Thereafter she lived on the hope, the promise thus given her. She needed a bright future to look forward to, for her actual present life in her grandmother’s house was, if anything, more gloomy and unsettling, more prolific of psychological insecurities, than life with her mother had been. Two uncles, Value and Eddie, two aunts, Russie and Maude, still lived in their (and her mother’s) childhood home. They were out of control, having grown up without guidelines after their father’s early death, without imposed standards of conduct. Their various storms and clashes of willful temperament, especially Value’s and Pussie’s, made the atmosphere of the house on Thirty-seventh Street and Oak Terrace in Tivoli anything but peaceful. And Grandmother Hall’s reaction to this, as far as her grandchildren were concerned, was a determination that they “should have the discipline her own children had lacked,” so that ”… we were brought up on the principle that ‘no’ was easier to say than’yes,’ ” as Eleanor later recalled. Moreover, she was in the care of a French maid, Madelaine, who scolded her and pulled her hair and of whom she was, for reasons she never quite understood, desperately afraid.
Hence her yearning, her vital need for her father.
He came to the New York house for a second sorrowful visit in that same winter of his wife’s death. Ellie and Josh had come down with scarlet fever, the latter recovering with no permanent ill-effects; but Ellie, in his weakened condition, had caught diphtheria and quickly died. Eleanor, who was never seriously ill—she was practically never ill at all—was taken again to the Parishes, where she was quarantined.
During the next two years her father came but seldom to the Hall home, for brief visits only, generally without prior notice. Yet his daughter, who seems always to have subconsciously waited for him, never failed to sense his presence from the instant he opened the front door, and she flew into his arms, sliding down the banisters if she was upstairs. Despite his prolonged absence he “dominated all this period” of his daughter’s life. He took a great interest in her education, which her mother had been inclined to neglect, and she learned many things just to please him—most of Hiawatha by heart, for instance. She was by her own account a great physical coward but was frequently able to overcome her timidity when she was with him, because he so disapproved of it. He gave her puppies, and a pony, and loaded her down with presents at Christmastime and on her birthday. He wrote her often; and as she read his letters, she shared joyously in what she believed to be his life, which was apparently full of little children, and fox terriers, and horses. She lived with him in a dream world.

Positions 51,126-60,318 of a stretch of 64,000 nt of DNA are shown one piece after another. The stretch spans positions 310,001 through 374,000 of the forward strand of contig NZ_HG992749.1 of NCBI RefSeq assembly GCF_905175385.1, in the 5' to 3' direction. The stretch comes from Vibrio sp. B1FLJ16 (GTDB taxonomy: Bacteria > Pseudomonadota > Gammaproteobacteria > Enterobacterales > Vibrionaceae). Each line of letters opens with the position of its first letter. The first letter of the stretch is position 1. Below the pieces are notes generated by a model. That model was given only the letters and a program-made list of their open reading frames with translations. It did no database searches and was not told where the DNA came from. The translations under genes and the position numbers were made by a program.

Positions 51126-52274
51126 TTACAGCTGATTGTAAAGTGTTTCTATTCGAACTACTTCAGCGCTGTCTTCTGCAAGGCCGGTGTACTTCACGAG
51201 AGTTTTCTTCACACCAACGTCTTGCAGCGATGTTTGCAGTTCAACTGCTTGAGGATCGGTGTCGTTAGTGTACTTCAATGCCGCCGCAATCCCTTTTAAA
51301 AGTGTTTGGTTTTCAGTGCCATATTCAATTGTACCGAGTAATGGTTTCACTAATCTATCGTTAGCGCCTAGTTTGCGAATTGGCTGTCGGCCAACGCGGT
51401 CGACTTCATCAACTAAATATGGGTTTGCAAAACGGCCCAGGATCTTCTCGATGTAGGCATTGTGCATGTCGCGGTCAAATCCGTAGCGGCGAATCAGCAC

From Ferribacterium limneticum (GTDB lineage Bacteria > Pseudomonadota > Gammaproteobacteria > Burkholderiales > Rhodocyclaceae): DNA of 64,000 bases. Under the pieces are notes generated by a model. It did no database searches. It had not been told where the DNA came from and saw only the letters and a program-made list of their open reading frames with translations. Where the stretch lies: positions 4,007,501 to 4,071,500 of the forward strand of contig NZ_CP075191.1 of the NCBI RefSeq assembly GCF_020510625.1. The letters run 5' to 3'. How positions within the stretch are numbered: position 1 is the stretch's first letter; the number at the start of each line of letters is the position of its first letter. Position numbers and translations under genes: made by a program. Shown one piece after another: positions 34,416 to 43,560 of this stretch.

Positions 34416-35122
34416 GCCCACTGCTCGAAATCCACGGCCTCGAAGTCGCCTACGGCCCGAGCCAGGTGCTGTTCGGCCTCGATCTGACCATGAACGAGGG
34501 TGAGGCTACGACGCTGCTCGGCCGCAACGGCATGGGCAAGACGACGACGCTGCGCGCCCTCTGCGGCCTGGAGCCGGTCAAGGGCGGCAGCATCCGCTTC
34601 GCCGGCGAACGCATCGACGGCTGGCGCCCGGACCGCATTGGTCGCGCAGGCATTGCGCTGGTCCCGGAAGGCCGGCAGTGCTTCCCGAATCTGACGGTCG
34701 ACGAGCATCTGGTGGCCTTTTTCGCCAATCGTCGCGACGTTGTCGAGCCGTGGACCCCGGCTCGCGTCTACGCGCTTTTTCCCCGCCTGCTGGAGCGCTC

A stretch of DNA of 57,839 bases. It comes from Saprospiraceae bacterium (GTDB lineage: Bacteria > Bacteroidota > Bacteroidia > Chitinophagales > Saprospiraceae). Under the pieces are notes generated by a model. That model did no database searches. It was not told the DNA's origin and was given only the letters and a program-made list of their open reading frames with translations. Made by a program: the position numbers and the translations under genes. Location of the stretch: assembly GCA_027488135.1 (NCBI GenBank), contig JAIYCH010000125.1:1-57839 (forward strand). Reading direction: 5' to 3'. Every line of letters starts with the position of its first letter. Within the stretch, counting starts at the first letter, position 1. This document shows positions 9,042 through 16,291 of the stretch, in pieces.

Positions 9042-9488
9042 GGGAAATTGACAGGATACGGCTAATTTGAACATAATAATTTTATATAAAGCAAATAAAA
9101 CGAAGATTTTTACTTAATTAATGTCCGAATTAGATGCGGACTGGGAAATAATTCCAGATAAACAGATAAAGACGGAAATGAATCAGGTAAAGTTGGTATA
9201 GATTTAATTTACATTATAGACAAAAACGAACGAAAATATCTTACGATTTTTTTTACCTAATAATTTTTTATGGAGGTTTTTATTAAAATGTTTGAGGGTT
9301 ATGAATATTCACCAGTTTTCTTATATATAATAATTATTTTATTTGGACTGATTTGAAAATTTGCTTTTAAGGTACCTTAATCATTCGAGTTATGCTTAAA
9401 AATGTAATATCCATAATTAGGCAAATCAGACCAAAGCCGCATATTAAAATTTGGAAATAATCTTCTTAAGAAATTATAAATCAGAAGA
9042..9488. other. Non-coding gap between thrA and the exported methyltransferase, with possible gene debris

Then he died.
On August 14, 1894, shortly before her tenth birthday, her Aunt Maude and Aunt Pussie came to her and told her that her father was dead. She wept for him: she was swept by a storm of tears and wept for a long time in her bed that night, before an exhausted sleep overcame her; but in her deepest self she would not, could not accept the fact that he was forever gone from her, that she would never see him again, and when she awoke next morning she “began … living in my dream world as usual.” She was helped to do so by her grandmother’s decision that neither she nor Josh should go to the funeral, for this meant that she had “no tangible thing to make death real to me.” She knew in her mind that her father was dead, yet could not or would not feel that he was, so that for a long time “I lived with him more closely, probably, than I had when he was alive.”
A thicker gloom than she had known before, less often interrupted by beams of light, closed down around her.